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Photography: Rights Managed could mean single use only!

Posted by Dale Berkebile on Tue, Mar 30, 2010

Over the years we have seen a lot of things change in the creative industry of advertising and branding. One of the big things recently was how photos were used.

We just ran in to an old client of our having a problem with their photos. It seems like a photohouse is asking them to see a receipt of some images they used. Sadly we were not able to help them out and fix their problem since we were not the agency that purchased the images in question. I did however feel bad for the current marketing director who realized how poor record keeping can really do a number on a company. She was calling every agency the company has worked with which I am betting it a pretty big number.

Any how after doing research I found out that the images that were in question were Rights Managed images.

Here is the definition Wikepedia give for Rights Managed:

  • Rights Managed refers to a type of contract between two entities (the licensor and licensee), that is employed when licensing the rights to use content such as photographs. The term Rights Managed means that the seller of the license is specifically giving permission to the buyer to use the content in a certain way. This typically includes restrictions on the length of time, the medium, the size, the format and the location of use. The more flexible, or beneficial rights one purchases, the more expensive the license.

You see you can only use these images as your agreement states. So let's say in this situation with my past client that a design firm bought some right managed photos for a print marketing campaign- maybe a press kit. Then let's say that the company stopped working with this design firm. It would not unheard of for a company to request all the files from the design firm so that the new head of marketing and new design firm could use some of the files they bought.

*As a side not keep in mind the all working digital files copyrights are owned my the design company and they do not have to share these files with the client- obviously sometimes it is best just to pass along these files, but only in rare situations.

Now let's say the new marketing people have a big stack of folders and CD's with all kinds of files. It would be very easy for future designers to get these files and just start using them on their web site or trade show collateral. This would be breaking the law and the photohouses have every right to come down on you if you break this law.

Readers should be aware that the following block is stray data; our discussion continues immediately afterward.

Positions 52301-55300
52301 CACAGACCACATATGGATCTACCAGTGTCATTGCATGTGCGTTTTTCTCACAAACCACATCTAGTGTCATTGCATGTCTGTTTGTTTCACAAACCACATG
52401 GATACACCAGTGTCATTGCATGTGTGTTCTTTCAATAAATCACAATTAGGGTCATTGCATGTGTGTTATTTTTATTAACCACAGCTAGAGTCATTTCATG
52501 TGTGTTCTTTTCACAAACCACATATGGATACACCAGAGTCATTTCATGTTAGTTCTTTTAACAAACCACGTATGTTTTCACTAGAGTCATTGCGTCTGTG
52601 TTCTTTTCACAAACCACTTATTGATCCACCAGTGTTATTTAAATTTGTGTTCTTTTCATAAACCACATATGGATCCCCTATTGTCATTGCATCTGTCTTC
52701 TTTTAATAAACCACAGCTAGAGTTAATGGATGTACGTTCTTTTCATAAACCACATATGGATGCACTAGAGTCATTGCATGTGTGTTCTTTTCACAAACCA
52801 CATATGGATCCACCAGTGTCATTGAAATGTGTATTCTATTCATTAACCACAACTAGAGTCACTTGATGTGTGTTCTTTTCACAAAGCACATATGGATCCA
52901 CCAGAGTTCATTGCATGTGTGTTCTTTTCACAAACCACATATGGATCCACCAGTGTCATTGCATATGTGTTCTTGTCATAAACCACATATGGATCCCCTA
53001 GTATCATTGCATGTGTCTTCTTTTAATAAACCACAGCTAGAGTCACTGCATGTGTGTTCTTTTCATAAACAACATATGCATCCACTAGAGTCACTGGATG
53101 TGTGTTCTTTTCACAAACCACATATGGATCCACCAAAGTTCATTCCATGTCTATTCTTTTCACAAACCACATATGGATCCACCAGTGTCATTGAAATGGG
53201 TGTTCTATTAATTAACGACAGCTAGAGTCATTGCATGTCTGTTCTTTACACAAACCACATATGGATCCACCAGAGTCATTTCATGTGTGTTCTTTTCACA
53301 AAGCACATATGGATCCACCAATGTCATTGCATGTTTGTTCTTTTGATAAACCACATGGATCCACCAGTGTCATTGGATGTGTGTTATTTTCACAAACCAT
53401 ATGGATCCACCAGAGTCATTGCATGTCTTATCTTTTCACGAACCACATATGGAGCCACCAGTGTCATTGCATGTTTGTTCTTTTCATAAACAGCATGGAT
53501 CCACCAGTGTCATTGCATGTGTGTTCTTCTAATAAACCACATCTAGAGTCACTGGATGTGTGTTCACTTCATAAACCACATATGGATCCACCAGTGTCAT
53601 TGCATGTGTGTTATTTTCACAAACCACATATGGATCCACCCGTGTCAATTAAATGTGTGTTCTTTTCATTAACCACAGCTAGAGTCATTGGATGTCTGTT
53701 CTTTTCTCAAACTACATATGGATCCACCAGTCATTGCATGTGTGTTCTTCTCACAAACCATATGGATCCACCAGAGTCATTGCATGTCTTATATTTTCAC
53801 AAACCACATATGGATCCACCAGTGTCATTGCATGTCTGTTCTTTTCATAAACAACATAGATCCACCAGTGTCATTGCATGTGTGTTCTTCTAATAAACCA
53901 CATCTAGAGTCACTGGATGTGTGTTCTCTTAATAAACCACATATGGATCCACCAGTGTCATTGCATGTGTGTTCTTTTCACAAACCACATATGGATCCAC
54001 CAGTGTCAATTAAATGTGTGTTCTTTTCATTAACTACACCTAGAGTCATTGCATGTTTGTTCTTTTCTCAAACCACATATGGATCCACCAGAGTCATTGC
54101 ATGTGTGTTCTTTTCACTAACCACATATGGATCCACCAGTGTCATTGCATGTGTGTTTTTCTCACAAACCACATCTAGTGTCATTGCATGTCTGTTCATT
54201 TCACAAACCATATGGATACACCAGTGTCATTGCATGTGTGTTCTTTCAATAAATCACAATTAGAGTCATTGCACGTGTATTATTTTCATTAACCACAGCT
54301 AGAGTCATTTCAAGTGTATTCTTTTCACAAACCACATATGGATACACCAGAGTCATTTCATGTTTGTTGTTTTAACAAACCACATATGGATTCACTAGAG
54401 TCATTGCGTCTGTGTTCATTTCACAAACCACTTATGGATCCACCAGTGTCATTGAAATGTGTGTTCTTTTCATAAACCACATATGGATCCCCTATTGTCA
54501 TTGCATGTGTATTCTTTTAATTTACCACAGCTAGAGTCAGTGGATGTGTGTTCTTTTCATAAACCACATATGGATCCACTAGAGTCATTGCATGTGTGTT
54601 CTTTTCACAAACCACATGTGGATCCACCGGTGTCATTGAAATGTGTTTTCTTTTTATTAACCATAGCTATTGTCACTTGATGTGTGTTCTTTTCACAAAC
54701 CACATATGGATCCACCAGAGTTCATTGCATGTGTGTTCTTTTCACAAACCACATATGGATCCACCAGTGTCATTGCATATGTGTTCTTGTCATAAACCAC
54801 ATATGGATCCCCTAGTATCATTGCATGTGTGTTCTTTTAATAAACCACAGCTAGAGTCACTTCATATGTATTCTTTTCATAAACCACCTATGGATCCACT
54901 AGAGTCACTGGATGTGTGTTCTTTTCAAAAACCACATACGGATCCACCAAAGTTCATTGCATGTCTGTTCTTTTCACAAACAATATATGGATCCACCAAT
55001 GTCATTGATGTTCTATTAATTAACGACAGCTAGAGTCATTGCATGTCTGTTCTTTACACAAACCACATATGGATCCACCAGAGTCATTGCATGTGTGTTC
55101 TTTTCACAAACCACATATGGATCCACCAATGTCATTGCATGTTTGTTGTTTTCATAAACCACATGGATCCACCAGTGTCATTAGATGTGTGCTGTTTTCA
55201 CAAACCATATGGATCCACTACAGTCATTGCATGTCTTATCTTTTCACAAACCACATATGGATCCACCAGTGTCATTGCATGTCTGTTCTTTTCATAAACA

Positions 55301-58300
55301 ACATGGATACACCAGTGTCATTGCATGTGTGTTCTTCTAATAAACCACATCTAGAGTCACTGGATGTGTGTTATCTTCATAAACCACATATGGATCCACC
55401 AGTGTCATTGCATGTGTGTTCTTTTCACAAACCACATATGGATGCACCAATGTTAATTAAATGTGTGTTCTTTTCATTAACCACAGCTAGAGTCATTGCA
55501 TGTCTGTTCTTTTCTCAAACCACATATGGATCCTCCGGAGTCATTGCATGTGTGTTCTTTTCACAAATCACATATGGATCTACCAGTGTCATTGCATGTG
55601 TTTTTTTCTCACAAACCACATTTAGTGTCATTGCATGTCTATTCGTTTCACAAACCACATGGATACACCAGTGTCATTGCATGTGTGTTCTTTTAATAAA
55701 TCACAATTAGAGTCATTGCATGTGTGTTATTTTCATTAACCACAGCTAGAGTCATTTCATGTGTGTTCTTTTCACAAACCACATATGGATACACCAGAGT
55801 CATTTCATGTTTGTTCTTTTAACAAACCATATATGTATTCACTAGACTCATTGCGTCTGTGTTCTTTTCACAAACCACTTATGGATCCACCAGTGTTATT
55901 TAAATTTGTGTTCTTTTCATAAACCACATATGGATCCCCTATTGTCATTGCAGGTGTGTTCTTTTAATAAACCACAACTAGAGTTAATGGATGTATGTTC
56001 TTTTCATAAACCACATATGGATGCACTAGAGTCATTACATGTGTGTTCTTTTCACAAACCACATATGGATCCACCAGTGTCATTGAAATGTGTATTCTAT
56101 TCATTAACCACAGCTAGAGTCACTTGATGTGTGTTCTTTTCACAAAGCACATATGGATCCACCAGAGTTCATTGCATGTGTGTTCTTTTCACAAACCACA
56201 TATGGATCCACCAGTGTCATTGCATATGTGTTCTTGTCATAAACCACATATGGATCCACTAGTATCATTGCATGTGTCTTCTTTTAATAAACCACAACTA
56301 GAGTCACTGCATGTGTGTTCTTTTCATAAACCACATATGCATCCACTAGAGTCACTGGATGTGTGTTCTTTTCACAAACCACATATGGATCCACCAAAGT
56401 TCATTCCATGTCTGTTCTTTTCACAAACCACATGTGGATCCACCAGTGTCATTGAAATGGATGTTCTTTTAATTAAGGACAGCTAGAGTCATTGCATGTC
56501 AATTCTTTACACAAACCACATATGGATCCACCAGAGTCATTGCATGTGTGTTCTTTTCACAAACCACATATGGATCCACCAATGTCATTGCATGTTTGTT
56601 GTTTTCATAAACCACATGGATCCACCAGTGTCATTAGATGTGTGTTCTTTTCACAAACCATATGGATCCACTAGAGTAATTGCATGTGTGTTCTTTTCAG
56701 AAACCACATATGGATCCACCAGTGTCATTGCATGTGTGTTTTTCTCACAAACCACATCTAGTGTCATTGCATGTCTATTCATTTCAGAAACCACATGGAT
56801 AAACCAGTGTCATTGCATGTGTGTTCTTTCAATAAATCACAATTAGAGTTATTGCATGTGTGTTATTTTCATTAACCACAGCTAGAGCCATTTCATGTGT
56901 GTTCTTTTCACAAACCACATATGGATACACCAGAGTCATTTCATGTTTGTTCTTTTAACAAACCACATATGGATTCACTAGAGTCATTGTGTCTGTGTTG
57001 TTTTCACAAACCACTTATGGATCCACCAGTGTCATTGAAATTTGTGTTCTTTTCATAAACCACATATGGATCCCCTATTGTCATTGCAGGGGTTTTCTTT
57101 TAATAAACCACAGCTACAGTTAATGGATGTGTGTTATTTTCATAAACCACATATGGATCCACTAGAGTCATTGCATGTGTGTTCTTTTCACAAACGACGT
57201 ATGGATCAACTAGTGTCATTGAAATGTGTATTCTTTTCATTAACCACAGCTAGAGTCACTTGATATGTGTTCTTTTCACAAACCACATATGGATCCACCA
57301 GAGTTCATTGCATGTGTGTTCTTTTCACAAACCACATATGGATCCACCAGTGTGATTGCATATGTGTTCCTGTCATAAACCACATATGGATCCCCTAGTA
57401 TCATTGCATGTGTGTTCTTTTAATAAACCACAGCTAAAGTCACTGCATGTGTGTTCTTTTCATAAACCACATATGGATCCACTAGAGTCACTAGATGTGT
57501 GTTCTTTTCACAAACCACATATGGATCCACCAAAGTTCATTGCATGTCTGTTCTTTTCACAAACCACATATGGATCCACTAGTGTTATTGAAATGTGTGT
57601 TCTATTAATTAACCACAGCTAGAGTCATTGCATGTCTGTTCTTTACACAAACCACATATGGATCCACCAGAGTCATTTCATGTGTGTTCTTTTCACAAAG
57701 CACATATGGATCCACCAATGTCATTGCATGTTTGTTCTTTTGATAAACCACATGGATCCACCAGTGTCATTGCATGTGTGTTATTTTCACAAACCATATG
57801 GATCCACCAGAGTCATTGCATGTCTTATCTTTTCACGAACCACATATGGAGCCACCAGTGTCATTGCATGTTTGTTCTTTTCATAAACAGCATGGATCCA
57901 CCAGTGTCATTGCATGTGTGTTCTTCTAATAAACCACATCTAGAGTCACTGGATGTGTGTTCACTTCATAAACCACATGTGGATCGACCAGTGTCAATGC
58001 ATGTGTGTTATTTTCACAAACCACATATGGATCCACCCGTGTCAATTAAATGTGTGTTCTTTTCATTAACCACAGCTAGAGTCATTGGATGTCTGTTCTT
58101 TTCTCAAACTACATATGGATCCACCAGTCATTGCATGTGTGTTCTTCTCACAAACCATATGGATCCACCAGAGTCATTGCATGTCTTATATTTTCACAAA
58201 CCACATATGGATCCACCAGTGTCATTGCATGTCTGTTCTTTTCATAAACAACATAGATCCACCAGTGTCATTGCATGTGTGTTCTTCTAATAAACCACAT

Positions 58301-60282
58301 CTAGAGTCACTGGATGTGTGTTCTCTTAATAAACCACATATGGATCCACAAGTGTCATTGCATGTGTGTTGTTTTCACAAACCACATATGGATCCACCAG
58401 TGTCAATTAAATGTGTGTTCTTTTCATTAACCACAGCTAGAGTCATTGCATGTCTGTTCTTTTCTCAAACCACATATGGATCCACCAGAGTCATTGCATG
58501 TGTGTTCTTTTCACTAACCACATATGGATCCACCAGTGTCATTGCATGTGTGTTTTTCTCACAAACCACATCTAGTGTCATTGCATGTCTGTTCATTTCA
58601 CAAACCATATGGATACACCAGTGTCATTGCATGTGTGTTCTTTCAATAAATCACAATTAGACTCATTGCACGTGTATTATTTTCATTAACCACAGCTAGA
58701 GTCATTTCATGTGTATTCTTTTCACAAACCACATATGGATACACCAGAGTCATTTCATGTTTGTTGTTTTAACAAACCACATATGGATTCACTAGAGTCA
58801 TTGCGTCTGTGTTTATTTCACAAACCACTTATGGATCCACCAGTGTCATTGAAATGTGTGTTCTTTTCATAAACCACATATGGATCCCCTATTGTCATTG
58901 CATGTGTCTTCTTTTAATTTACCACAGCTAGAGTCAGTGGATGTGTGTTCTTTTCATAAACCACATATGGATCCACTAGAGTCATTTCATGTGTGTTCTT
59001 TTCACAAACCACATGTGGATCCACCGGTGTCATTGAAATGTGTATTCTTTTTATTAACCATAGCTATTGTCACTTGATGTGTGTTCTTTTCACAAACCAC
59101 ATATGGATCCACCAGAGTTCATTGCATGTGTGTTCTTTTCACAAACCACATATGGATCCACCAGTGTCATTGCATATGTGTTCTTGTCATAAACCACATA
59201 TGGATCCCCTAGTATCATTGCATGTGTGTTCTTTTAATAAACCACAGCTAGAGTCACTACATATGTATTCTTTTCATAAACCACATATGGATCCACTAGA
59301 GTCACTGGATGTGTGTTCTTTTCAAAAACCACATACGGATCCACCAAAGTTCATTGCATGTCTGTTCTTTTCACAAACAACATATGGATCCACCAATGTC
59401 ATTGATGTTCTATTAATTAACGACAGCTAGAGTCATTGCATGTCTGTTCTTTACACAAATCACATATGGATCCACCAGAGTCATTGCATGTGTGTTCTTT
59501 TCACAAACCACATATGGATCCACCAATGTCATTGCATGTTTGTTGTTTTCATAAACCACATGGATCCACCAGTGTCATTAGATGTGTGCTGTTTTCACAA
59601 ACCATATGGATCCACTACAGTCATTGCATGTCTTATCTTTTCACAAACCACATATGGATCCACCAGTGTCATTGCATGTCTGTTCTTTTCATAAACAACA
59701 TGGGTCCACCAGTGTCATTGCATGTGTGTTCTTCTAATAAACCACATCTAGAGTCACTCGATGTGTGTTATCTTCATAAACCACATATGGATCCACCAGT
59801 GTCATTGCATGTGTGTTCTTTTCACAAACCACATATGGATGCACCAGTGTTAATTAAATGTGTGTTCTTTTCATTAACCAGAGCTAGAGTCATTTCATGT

Today there are a lot of ways to get your photos-

  • Custom Photography - this is a great way to go if you need product shots or want to build your brand through unique images. Photographers have several different ways of working so you need to read their contract to see if this is the best solution for your needs.

  • Rights Managed - limited use and bought through a photohouse and great for custom branded companies that get full usage for a certain time. In this case no one else can use this image to promote their company. The usage of these images however can get quite expensive especially if you want exclusivity.

  • Royalty Free - this is typically photos on a CD or bought individually online. These images can be used for anything once they are bought. You pay one price and can use the image however you want and in whatever medium you want. Use it for print project, on your web site or whatever, but keep in mind anyone can buy the same image and use it for whatever they want as well. This can water down your brand so be cautious and look for obscure or hard to find RF images for your best bet.

  • Creative Commons - again, you have to read the fine print and make sure you are following the rules for the images you use. These images however can be free and downloaded from Flickr.com or other web sites. The great thing is you just have to give the photographer credit to use some of these photos so this makes a great way to add photos to your blog without having to pay an arm and a leg especially if you blog several times a week.

  • Lastly Stolen Missused Photos - this is illegal use of image you find online and use for commercial purposes. The owners of these photos can come after you when you misuse any of the above mentioned photos or just other random image found online or elsewhere. Stay away from these issues by understanding what kind of images you have and what rules you need to follow for usage of those images.
I hope this helps you understand the importance of proper photo usage. Do not run into the situation my past client did where a photohouse is looking to fine for misuse. It just isn't worth taking the risk. To our past client, we wish the best of luck getting this cleared up and we hope you find the documentation that you own the rights to these images.

Tags: Advice, Copyrights, Photography

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